Cell Membranes and Compartments
A major difference between eukayotes and prokaryotes is the presence of physical compartments (membrane bound) within the cell. These compartments allow the separation/specialization of processes within the cell. There also exist within each of these physical compartments, functional compartments where specific processes may occur or are restricted too. This lecture is an introduction to compartments within the cell and membranes. The key components are: cell compartments, membrane structure, membrane models, membrane specializations.
- Understand the concept of separate intracellular spaces
- Understand the structure of membranes
- Brief understanding of history of membrane models
- Understand the difference between physical and functional compartments
- Brief understanding of membrane specializations
- Robert Hooke (1635-1703)
- used early microscopes to view cork tree bark
- was the first to use the term CELL
- Robert Brown 1825
- identified nuclei in plant cells
- Theodor Schwann (1810 - 1882)
- together with Matthias Schleiden (plants) developed the cell theory in 1839
- All organisms consist of one or more cells
- The cell is the basic unit of structure for all cells
- All cells arise only from preexisting cells
Plasma Membrane Images
The cell membrane (plasma membrane or plasmalemma) encloses or covers all cell types and is 7 nanometers (7 x 109 M) thick. Begin by some different ways of looking microscopically at membranes.
Membrane - Light Micrograph
Membrane - Fluorescent Micrograph
Yeast - Candida albicans
R T Watson, S Shigematsu, S H Chiang, S Mora, M Kanzaki, I G Macara, A R Saltiel, J E Pessin Lipid raft microdomain compartmentalization of TC10 is required for insulin signaling and GLUT4 translocation. J. Cell Biol.: 2001, 154(4);829-40 PMID:11502760
Membrane - Scanning Electron Micrograph
Membrane - Transmission Electron Micrograph
Links: Block-Face Scanning Electron Microscopy to Reconstruct Three-Dimensional Tissue Nanostructure Denk W, Horstmann H (2004) Serial Block-Face Scanning Electron Microscopy to Reconstruct Three-Dimensional Tissue Nanostructure. PLoS Biol 2(11): e329
- Physical Compartments
- membrane bound
- Nucleus, Cytoplasm, Organelles
- cell nomenclature based upon presence or absence of these compartments (eukaryotic, prokaryotic)
- Functional Compartments
- spatial localization
- activation and inactivation
Major Cellular Compartments
- Nucleus (nuclear) - contains a single organelle compartment
- Cytoplasm (cytoplasmic) - contains many organelle compartments
- How many organelles?
- How much space within the cell do they occupy?
- Are all the cells the same?
Take a typical mammalian liver cell....
Compartments are Dynamic
Movies showing flexibility of membranes and their changing shape and size.
- Nuclear matrix - consisting of Intermediate filaments (lamins)
- Nucleoli (functional compartment - localised transcription DNA of RNA genes)
- Chromosomes (DNA and associated proteins)
(MH - you will not see chromosomes in interphase nuclei only during mitosis, more in the Nucleus Lecture)
- Cytoplasmic Organelles
- Membrane bound structures
- Endoplasmic reticulum, golgi apparatus, mitochondria, lysosomes, peroxisomes, vesicles
- 3 filament systems
- Cytoplasmic “structures”
- DNA -> mRNA -> Protein
- Receptors, signaling, metabolism, structural
- Viruses, bacteria, prionsl
- Functional compartments
- occur in nucleus, cytoplasm, in organelles and outside organelles
- signaling, metabolic reactions, processing genetic information, cytoskeleton dynamics, vesicle dynamics
- Form compartments
- Allow “specialization”
- Metabolic and biochemical
- Localization of function
- Regulation of transport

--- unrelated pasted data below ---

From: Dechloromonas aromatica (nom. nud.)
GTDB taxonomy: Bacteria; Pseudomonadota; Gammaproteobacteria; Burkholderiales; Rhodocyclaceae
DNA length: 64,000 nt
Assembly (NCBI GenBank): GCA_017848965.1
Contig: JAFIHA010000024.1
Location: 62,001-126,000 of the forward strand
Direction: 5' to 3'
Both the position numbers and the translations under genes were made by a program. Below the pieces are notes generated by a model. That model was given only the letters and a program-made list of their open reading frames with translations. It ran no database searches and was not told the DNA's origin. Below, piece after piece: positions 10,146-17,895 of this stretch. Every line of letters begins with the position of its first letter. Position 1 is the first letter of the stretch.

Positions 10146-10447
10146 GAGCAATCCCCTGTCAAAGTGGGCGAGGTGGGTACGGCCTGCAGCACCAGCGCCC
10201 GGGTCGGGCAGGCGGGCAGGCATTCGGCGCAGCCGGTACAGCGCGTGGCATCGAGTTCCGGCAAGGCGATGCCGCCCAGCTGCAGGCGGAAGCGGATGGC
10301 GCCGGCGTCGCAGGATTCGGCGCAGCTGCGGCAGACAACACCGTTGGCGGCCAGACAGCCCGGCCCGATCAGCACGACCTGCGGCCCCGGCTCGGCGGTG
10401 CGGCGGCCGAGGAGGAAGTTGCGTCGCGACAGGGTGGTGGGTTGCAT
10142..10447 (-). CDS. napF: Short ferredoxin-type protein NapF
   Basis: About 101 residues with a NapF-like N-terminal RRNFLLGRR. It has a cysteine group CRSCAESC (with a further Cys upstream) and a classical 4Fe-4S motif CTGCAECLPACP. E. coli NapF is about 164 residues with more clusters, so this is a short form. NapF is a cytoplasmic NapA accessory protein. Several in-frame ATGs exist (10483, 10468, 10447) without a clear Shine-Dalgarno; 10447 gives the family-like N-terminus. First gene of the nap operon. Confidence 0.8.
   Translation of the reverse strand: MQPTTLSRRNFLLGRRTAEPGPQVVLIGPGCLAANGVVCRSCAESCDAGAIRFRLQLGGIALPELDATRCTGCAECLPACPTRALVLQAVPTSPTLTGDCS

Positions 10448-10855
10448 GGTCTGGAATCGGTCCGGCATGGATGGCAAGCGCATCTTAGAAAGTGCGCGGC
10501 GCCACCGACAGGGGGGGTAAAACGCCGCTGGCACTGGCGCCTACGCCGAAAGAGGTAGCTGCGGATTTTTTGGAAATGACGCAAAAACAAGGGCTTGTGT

- Detection of signals
- Cell-cell communication
- Cell Identity
Plasma Membrane Image
Cell (Plasma) encloses or covers or cell types.
Cell (Plasma) and Organelle Membranes
- phospholipids, proteins and cholesterol
- first compartment formed
- prokaryotes (bacteria) just this 1 compartment
- eukaryotic cells many different compartments
Amphipathic - having both hydrophilic and hydrophobic properties. (phospholipids, cholesterol, glycolipids).
- A liposome (lipid vesicle) is a small aqueous compartment surrounded by a lipid bilayer.
- A micelle is a small compartment surrounded by a single lipid layer.
- 1890 Charles Overton
- selective permeation of membranes
- non-polar pass through (lipid soluble)
- polar refractory
- lipids present as a coat
- 1905 Irving Langmuir
- lipids faced with heads towards water away from organic solvents
- 1925 Gorter and Grendel
- monolayer of lipid isolated from rbc
- twice (2x) surface area of cell (bilayer)
- 1930-40 Danielle-Davson
- Proteins coat a bilayer with polar “pores”
- 1960s Robertson
- Modification with glycoprotein on one side, therefore asymmetric
- 1972 Singer and Nicholson
- proteins “floating” within lipid bilayer like a “liquid” surface
- 1975 Unwin and Henderson
- integral membrane proteins
- both hydrophobic and hydrophilic
- alternating -phobic and -philic represent trans-membrane loops
- glycoprotein carbohydrate groups on outer surface
- Links: MCB - Freeze fracturing can separate the two phospholipid leaflets that form every cellular membrane | MCB - Solubilization of integral membrane proteins by nonionic detergents
Membranes Recent History
- 1997 Simons - cholesterol to form rafts that move within the fluid bilayer
- “Membrane Rafts” “A new aspect of cell membrane structure is presented, based on the dynamic clustering of sphingolipids and cholesterol to form rafts that move within the fluid bilayer. It is proposed that these rafts function as platforms for the attachment of proteins when membranes are moved around inside the cell and during signal transduction.”
- saturated lipids and cholesterol form liquid-ordered domains
- 20-30% of the genome encodes membrane proteins PMID: 9568909
- Proteins can be embedded in the inner phospholipid layer, outer phospholipid layer or span both layers
- Some proteins are folded such that they span the membrane in a series of “loops”
Two major protein transmembrane structures
- α-helical - ubiquitously distributed
- β-barrel - outer membranes of Gram-negative bacteria, chloroplasts, and mitochondria
Membrane Protein Functions
- transport channels
- enzyme reactions
- cytoskeleton link
- cell adhesion
- cell identity
- Glycoproteins are proteins which have carbohydrate groups (sugars) attached
- to produce these proteins go through a very specific cellular pathway of organelles (secretory pathway)
- to reach the cell surface where they are either secreted (form part of the extracellular matrix)
- or are embedded in the membrane with the carbohydrate grouped on the outside surface (integral membrane protein)